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Brendan Berry T'20

“Tuck confidence is defined by knowing that I have both the tools necessary to tackle any challenge, and a community behind me willing to lend…”

Read My Story

Six years into my career I had obtained some early professional success and was living a comfortable life. However, I found my network to be increasingly homogenous, and I was concerned that not having a formal business education background would limit my professional progression later in life. I wanted to seek out an opportunity to be exposed to people from completely different professional backgrounds and parts of the globe, and business school seemed like a great way to do that.

More than anything, the thing I wanted most out of my MBA experience was community. While all schools offer incredible professors, I wanted to maximize my opportunity to learn from my peers, all of whom had wildly different backgrounds from myself. While on the surface a rural environment in New Hampshire may not seem like an ideal business school environment, I quickly learned that not having to compete with urban distractions meant that everyone who came to Tuck was fully invested in their Tuck experience, which in turn creates a strong sense of community.

While Tuck’s campus is in New Hampshire, I was shocked to realize that experiential learning opportunities afforded to you at Tuck are truly endless, and not bound by Tuck’s immediate environment. I was able to take on countless experiential learning opportunities, from screening pitch decks for a Silicon Valley venture capital firm, to completing consulting projects for Patagonia, to visiting technology startups in China—there are countless resources at Tuck to make any experience you want a reality.

The learning environment at Tuck forces you to truly learn what it means to work as a team. Beginning with your first days on campus, Tuck matches you with a diverse study group, carefully crafting teams with geographic and professional diversity. Through countless projects, you are forced to learn your individual strengths and weaknesses, and how to work collectively to achieve a common goal. While this may seem basic in nature, most students arrive to business school having had a long history of professional success based on their own efforts. However, Tuck teaches you that organizational success requires true collaboration—and the school works hard to foster an environment to build skills necessary to achieve organizational success.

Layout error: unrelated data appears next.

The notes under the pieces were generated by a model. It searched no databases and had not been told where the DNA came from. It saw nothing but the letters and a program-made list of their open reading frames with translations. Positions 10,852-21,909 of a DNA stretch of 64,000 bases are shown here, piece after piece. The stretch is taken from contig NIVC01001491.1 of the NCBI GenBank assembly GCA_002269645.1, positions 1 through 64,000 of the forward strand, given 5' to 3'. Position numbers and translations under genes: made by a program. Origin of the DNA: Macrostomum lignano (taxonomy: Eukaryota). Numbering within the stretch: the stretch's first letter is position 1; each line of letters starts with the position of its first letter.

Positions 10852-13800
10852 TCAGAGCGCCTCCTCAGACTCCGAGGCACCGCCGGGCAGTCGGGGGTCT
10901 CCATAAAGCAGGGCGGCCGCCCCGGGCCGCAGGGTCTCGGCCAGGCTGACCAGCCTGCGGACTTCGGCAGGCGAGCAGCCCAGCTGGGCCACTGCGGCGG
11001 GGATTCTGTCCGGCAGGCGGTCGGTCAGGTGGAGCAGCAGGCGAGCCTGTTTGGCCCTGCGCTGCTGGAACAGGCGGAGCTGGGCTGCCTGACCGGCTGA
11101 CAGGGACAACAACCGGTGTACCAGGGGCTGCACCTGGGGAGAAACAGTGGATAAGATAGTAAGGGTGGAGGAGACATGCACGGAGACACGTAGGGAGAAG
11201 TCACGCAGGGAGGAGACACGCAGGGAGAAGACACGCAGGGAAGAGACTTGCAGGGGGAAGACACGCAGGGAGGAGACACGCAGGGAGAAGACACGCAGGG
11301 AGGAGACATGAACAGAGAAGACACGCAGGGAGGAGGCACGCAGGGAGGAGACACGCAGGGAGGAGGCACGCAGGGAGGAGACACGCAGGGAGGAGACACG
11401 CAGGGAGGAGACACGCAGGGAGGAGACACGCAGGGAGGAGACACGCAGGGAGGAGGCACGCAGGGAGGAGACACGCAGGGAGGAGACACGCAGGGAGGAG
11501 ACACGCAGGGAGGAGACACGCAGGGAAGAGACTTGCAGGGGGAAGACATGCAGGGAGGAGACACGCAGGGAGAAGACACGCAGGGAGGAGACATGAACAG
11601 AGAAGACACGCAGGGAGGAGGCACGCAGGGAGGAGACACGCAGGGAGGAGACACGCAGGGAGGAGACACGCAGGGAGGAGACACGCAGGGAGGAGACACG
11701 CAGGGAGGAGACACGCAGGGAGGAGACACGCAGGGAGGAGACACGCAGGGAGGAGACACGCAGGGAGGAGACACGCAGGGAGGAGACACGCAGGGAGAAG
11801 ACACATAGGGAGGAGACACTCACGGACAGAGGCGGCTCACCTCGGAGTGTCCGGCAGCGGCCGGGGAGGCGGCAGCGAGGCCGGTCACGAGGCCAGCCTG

The Tuck alumni network is incredibly accessible in ways that I did not remotely anticipate. Entering Tuck, I assumed my only true interaction with alumni would be through email, occasionally reaching out to people who may be directly relevant to my career. While Tuck alumni are very accessible via email, it is far from the only interaction I have had with the alumni network. While at Tuck I was shocked at how accessible and available Tuck alumni are in all aspects of Tuck life.

I was a Visiting Executive fellow, helping to run a program that fosters direct engagement between students and visiting executives through intimate interactions. Many of the visiting executives who visit Tuck are alumni, and they go above and beyond in making themselves available to Tuck students. Separate from that, on almost every domestic and international trip that I took while at Tuck, we often reached out to Tuck alumni. It was shocking how enthusiastic they were to take essentially strangers out to dinner, with the only thing connecting us being our bond to Tuck. These are some of the experiences that I have had with the Tuck alumni network that truly emphasized how strong the Tuck bond is.

Tuck is a special place. I firmly believe that all business schools will provide students with a great academic experience. While Tuck’s academic experience is excellent, what makes Tuck so truly unique—its supportive community and collaborative culture—is something that can only be experienced in person.

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